Any trip to Portland must include going to Powell’s City of Books. It’s the largest new and used bookstore in the world. Several floors, stairways and aisles of floor to ceiling bookcases to get lost in. I came prepared with a list of book titles and authors to look for, and it still took us an hour to find what I wanted. Without a list, I could have easily spent an entire afternoon wandering around. I picked up a nice hardcover edition of Blood Meridian, a used copy of It’s All About the Bike, and a book of musings by Mindy Kaling (just finished reading; kinda okay). Viet bought Bossypants by Tina Fey, which I will read as soon as he’s finished with it.
About all we did on Monday was ride the streetcars, visit the OMSI and go out for dinner. An important notice about the streetcars – there are two lines that run through downtown, NS and CL. The NS line runs NW/SE and loops around Portland State campus, while the CL line stays closer to the Pearl district and crosses the Willamette River to run SE towards the OMSI. I clearly asked the lady at the front desk of the hostel which stop to get on in order to reach the OMSI, city map in hand, unfolded and on display in front of her, and what does she do? She directs us to a stop for the wrong line. GRRRR.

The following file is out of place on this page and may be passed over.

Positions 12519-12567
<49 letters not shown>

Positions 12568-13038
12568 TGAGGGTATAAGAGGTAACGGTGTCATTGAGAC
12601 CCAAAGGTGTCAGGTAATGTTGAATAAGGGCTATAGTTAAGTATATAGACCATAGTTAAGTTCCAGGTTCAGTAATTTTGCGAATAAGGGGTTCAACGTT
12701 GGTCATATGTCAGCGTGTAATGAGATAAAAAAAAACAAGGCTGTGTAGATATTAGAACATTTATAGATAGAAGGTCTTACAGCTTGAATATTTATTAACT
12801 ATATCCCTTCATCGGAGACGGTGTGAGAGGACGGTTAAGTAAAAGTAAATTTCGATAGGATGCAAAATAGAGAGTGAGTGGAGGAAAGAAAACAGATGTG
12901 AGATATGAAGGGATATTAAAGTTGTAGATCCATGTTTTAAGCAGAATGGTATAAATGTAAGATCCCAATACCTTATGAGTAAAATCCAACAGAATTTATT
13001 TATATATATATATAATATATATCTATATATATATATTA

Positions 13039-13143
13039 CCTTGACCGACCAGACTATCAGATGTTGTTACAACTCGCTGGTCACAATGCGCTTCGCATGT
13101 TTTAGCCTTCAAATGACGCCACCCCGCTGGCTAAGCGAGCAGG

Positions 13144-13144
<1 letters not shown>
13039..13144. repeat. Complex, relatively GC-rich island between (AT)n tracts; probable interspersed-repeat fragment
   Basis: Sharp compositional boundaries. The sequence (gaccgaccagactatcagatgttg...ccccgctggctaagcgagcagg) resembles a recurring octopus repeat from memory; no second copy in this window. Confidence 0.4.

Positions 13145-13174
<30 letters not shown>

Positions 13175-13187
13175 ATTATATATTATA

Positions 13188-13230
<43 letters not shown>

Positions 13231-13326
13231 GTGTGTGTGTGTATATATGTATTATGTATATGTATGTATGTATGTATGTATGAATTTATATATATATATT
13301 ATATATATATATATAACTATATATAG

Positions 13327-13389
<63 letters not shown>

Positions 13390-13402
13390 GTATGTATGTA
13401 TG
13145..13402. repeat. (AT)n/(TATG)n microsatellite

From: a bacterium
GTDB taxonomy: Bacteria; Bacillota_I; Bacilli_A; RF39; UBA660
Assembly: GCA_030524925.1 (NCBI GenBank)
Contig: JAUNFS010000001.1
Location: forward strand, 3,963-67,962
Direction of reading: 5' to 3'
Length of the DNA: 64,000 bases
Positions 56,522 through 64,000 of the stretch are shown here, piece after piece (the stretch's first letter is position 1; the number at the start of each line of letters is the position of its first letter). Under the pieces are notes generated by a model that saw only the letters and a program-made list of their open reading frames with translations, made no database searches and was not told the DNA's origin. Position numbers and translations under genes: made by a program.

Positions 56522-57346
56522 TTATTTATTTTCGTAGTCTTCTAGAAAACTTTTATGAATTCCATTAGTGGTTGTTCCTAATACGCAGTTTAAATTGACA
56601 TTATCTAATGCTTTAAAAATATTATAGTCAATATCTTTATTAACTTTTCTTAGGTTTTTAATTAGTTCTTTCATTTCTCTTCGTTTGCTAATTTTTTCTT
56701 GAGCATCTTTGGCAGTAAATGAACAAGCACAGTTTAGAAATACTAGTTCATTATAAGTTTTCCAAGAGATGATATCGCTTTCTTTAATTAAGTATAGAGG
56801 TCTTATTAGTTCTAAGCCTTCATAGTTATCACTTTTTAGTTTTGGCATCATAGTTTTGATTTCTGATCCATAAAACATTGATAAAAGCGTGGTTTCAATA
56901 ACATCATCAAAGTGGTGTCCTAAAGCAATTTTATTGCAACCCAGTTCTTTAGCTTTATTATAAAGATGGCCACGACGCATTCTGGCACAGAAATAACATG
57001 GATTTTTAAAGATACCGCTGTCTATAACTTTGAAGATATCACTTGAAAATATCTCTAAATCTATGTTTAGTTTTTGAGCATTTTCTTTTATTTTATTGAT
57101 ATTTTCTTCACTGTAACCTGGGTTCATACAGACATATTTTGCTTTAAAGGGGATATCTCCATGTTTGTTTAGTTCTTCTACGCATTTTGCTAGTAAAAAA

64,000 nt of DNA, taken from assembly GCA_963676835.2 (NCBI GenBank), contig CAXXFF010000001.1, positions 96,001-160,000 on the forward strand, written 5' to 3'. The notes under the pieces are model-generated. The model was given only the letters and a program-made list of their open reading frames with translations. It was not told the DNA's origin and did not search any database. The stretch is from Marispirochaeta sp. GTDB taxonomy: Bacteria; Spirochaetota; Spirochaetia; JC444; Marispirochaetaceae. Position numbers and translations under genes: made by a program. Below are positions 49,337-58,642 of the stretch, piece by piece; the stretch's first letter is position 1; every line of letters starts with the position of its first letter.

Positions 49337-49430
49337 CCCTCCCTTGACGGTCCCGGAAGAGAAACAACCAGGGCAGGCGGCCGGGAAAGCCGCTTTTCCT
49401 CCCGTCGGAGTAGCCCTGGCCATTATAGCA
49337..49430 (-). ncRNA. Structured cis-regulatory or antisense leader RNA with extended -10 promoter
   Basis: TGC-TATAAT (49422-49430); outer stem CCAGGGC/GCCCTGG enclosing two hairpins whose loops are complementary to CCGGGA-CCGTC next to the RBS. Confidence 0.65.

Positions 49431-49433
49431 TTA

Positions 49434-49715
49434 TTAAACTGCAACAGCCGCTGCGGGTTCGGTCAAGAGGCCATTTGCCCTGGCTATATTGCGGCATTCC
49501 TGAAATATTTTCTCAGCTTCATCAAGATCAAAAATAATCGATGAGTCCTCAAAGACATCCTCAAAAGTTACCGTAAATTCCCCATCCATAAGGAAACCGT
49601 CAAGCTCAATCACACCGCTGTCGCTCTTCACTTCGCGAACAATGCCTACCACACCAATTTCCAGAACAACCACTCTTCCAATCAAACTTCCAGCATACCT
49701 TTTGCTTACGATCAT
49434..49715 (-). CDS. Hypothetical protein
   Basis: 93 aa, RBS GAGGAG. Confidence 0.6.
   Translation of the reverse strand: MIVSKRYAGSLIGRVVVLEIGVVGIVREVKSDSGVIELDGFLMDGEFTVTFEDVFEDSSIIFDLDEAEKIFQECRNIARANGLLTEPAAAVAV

We didn’t figure this out until, oh, about an hour later, when we reached the final stop at the SE tip of the NS line. A maintenance guy who boarded the car informed us we could either ride the car back towards downtown, transfer to the right line (for which we’d need to buy another $1 ticket) and then cross the river, or just walk to the nearest pedestrian bridge and cross on foot. Both options, he claimed, would take about 45 minutes. We opted to walk. It took about an hour. So overall it took two hours to go from our guesthouse to the museum. Blerg.